This collection of tips and insights can help you create meaningful and successful “first hunt” experiences.


Upland bird hunting is a fun activity, but a very serious level of responsibility comes with taking to the field. Hunting is not inherently dangerous, but it can become very unsafe when firearm safety guidelines are compromised.

It is important for all hunters to go through a Firearm Safety or Hunter Education Course no matter how old you are. The purpose of hunter ed is to develop the knowledge, skills and attitude necessary to become a safe and responsible hunter-conservationist. In addition, most states require individuals to complete classes before issuing a valid hunting license. People can meet these requirements by attending a traditional instructor led course with classroom and range experiences (check with your state's natural resource agency for available classes) or today most states offer hunter education courses online.


While pheasants are a great game bird, the thrill of harvesting a rooster should never sacrifice the safe handling of a firearm. When going afield, it's important to refresh the basics of Safe Gun Handling before each hunt, as taught by the National Shooting Sports Foundation:

  • Always keep the muzzle pointed in a safe direction
  • Firearms should be unloaded when not actually in use
  • Don’t rely on your gun’s “Safety”
  • Be sure of your target and what’s beyond it
  • Use correct ammunition
  • If your gun fails to fire when the trigger is pulled, handle with care
  • Always wear eye and ear protection when shooting
  • Be sure the barrel is clear of obstructions before shooting
  • Don’t alter or modify your gun, and have guns serviced regularly
  • Learn the mechanical and handling characteristics of the firearm you are using


Equally as important as following firearm safety is being an ethical hunter. Though it differs for each one of us, all sportsmen & sportswomen in the field should have a personal code of ethics. Sometimes hunters are faced with situations that may be well within the hunting regulations, but may push the boundaries of ethical hunting. Remember, the actions of one hunter can affect how others view all hunters.

With social media and today’s content we have a great opportunity to re-brand what a hunter looks like to the general public. Think about telling the story beyond the harvest because a “trophy shot” picture of dead animals says little to a non-hunter about the overall experience. It is our responsibility as sportsmen/women to tell the full narrative and perhaps we’ll cultivate more people to become enthusiastic about hunting.

Also, remember to always respect other hunters who are also enjoying our wild places—don't ruin a quality hunt for another party (and yourself) by walking in on them, find another public area or knock on a door—you'll be glad you did.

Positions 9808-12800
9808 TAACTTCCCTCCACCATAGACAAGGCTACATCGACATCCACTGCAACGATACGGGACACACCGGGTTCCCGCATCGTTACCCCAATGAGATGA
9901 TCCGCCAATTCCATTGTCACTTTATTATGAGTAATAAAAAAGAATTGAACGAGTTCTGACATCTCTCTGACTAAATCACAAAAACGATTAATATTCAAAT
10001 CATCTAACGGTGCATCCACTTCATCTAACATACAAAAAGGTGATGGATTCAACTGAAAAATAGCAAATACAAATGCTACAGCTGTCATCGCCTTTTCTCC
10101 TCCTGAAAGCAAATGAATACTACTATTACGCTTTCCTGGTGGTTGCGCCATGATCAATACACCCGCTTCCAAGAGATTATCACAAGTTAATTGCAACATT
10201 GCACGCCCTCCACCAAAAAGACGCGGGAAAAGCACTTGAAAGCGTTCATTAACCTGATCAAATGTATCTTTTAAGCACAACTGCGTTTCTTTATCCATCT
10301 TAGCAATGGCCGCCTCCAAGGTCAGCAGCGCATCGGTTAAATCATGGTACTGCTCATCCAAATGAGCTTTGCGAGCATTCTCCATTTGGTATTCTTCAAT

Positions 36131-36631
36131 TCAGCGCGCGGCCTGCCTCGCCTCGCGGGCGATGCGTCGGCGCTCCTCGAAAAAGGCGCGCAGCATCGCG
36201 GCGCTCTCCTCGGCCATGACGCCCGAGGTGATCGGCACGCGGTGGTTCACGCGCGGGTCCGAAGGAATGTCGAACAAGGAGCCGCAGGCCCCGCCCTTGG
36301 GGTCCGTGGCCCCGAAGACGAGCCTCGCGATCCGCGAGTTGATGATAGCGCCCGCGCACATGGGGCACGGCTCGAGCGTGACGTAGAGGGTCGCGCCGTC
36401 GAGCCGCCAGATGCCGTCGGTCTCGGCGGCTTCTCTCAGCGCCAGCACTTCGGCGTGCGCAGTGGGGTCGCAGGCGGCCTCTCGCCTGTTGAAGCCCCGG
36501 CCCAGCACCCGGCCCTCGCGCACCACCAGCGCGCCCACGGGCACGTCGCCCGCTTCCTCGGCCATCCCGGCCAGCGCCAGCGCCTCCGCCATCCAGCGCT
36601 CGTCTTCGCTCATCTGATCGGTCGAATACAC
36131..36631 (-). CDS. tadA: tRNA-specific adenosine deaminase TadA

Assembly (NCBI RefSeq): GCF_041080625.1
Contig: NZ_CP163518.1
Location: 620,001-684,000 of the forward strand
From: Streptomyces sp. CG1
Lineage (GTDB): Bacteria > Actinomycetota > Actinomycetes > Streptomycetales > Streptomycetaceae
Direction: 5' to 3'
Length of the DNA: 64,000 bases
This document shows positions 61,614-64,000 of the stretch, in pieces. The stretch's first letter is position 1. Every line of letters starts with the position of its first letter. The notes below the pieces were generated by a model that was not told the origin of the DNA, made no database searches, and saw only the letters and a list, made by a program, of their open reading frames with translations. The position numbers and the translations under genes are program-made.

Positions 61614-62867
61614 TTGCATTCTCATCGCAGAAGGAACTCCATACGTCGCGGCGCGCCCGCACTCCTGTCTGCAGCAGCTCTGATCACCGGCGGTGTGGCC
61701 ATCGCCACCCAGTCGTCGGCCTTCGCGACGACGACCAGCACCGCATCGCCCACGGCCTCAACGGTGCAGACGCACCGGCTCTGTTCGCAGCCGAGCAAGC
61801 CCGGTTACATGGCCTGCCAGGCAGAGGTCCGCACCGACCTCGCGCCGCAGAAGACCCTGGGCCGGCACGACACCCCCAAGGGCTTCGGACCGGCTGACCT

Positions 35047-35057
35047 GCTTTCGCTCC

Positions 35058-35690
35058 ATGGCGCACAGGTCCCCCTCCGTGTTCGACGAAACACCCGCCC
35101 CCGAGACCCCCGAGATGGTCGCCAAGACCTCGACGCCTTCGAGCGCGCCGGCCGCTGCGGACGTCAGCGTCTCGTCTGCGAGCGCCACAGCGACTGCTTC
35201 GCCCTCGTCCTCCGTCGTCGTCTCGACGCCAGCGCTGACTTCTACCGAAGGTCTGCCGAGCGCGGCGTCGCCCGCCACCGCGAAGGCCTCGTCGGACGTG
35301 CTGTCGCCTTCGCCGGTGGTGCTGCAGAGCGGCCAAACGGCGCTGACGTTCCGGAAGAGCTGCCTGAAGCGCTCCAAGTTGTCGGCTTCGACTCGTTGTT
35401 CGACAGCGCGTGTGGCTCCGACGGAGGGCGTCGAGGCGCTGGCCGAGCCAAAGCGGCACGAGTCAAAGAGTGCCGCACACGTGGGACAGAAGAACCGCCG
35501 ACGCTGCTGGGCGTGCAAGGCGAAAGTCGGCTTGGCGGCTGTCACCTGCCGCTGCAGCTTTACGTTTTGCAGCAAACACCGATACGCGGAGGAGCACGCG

• Become knowledgeable with state laws and regulations regarding the harvest of game, blaze orange requirements, season dates and bag limits.
  • Reliable field gear, such as boots, hats, vests, chaps, socks and protective gear, is essential for upland bird hunting. Don't know where to shop? Check out the Pheasants Forever Marketplace and get outfitted today.
  • Research weather conditions and be prepared with several layers of clothing for an enjoyable experience in the field.
  • Be comfortable with your choice of firearm—most gauges of shotguns will be effective for a bagging a rooster including .410, 28-gauge, 20-gauge and 12-gauge options.
  • Be aware of where you'll be hunting regarding the use of lead, as some areas require that only non-toxic shot be used. In both cases, Federal Premium Ammunition's Pheasants Forever shells are always a great choice.



  • Be ready in the morning as soon as legal shooting hours begin.
  • Hunt the "Golden Hour"—the last hour of the day; birds move out of crop fields and into grass for roosting.
  • Hunt after Thanksgiving. Late-season hunting can be very productive and a lot of fun.
  • Be quiet—pheasants will bust out of the area with the sound of approaching hunters, especially late-season.
  • Dogs—follow and trust their instincts, hunting dogs will work to find your birds.
  • Not all land was created equal as habitat for upland birds, so hunt the good stuff before burning all your energy.
  • Edges—read the contours of the land, looking for places where habitat changes, such as crops, trees, shrubs, cattails, ditches and fence lines.
  • When the snow flies, the game changes. Find the thermal cover—cattails, shelter belts and food plots are king.
  • Bring your hip boots or waders—if you cross water barriers that block most hunters, you may find your way to hunting utopia.